Twice he had tried to get back to his locker, only to be repelled by the pack of notepads, TV cameras and microphones crowded around Clayton Kershaw who, unfortunately for Schmidt, was given the stall next to his.
So Schmidt finally gave up, plopped down in a chair, and watched.
The Clayton Kershaw Era had finally arrived at Dodger Stadium. And Schmidt, like most of his teammates, found himself relegated to the role of spectator.
"It was impressive," right-hander Brad Penny said after Kershaw turned in six solid innings in the Dodgers' 4-3, 10-inning win over the St. Louis Cardinals. "He came out, attacked them. Didn't back down from anyone. He's going to be fun to watch every fifth day."
"He's here," Ethier said, "for a reason."
Even the Cardinals took note.
"You don't like losing, but that was fun to watch," hitting coach Hal McRae said. "He obviously has a lot of ability. He's got a future."
About the only thing he doesn't have yet is a big league win, although he was in line for that too, after holding St. Louis to two runs and five hits through six innings. And one of those runs was tainted, with Brian Barton reaching base with one out in the sixth inning when his lazy popup bounced off first baseman James Loney's head after Loney lost the ball in the cloudy sky.
Then with Kershaw in the dugout, the Cardinals rallied for an unearned run in the seventh inning on a walk, a stolen base, a throwing error and a fly ball, costing Kershaw the victory and sending the game into extra innings, where it was eventually decided on Ethier's two-out run-scoring hit.
If any of that bothered the baby-faced left-hander, he wasn't letting on.
"It doesn't matter if you get no decision," said Kershaw, 20. "As long as your team wins, that's really all that you're there for. Just give your team a chance to win."
And he certainly did that, shaking off a troublesome 32-pitch first inning in which he gave up a run while striking out the side.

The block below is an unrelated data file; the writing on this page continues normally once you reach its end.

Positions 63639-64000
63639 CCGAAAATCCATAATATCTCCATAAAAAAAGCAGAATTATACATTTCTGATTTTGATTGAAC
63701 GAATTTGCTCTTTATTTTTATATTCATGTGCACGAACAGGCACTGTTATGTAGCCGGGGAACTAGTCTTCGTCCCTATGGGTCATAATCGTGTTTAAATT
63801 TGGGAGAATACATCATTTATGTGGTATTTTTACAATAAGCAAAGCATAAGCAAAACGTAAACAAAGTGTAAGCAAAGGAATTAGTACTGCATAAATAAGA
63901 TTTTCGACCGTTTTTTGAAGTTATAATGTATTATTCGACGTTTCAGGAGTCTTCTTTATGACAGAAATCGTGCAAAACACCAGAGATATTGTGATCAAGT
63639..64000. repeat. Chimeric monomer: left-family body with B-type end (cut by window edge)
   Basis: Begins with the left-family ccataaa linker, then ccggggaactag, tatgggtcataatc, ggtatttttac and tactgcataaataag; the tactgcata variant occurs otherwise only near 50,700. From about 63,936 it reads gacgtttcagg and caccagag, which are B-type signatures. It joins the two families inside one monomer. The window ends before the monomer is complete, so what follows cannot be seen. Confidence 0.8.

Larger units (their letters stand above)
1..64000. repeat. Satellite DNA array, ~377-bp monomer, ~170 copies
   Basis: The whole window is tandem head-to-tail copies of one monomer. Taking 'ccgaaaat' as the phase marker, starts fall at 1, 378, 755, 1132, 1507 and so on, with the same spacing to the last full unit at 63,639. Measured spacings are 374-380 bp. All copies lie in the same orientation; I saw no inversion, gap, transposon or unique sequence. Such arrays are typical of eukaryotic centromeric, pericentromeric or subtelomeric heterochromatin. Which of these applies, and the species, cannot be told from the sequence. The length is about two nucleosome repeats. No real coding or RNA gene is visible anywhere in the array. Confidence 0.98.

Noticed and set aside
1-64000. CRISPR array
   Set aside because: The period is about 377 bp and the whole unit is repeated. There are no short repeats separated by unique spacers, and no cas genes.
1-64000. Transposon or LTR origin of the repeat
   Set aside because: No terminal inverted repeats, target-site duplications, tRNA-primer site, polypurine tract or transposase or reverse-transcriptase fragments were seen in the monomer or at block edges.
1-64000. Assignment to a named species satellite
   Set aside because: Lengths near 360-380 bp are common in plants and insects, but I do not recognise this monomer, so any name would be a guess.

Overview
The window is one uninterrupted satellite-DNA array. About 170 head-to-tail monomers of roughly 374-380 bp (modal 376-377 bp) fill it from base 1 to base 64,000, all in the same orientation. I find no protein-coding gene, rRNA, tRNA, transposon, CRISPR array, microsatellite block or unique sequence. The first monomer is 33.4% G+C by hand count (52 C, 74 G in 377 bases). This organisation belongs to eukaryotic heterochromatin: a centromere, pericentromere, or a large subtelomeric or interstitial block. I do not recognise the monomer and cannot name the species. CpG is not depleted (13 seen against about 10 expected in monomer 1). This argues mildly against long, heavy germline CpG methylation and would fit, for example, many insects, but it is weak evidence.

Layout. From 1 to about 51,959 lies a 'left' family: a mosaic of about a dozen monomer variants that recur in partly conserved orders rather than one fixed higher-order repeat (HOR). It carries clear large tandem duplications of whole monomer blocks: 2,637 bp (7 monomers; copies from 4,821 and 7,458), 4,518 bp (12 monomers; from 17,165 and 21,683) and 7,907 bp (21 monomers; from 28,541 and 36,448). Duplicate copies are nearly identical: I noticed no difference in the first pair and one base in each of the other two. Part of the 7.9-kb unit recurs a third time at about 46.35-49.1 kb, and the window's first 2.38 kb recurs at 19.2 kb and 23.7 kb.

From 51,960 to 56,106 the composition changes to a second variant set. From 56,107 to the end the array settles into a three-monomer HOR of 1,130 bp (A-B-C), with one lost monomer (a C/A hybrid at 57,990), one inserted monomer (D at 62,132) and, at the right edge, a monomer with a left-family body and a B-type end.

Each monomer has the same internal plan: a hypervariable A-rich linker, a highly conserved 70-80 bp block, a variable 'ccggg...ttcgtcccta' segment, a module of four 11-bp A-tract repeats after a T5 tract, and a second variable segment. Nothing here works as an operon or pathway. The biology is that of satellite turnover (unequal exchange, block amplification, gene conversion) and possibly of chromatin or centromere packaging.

"After that, I really felt a lot better," said Kershaw, who registered seven of the Dodgers' season-high 16 strikeouts. "It was a dream come true. It's what you've been working for, dreaming about, thinking about for your whole life.
"As a baseball player, it doesn't get a whole lot better than today."
The Dodgers acknowledged they were in need of a spark after scoring only once in two previous games against the Cardinals.
"It was a good lift for us," Torre said. "No question it was an emotional game. Everybody saw enough of him in the spring to get excited about the prospects of him coming up here."
It certainly seemed to motivate the Dodgers' bullpen, with Joe Beimel, Jonathan Broxton and Takashi Saito getting nine of the final 12 outs on strikeouts. And it was the 38-year-old Saito, the Dodgers' oldest pitcher, who wound up with the win in a game started by the youngest pitcher in the major leagues.
"Yeah, but let's not talk about age," Saito said with a grin.
Age, after all, measures the past. And on Sunday the Dodgers were focusing on the future.
"He's definitely going to give us a boost of energy," catcher Russell Martin said of Kershaw. "He's a left-hander who throws 96 mph with a snap-dragon curveball and a nasty changeup. That's pretty good. Not a lot of guys have that kind of stuff in the majors."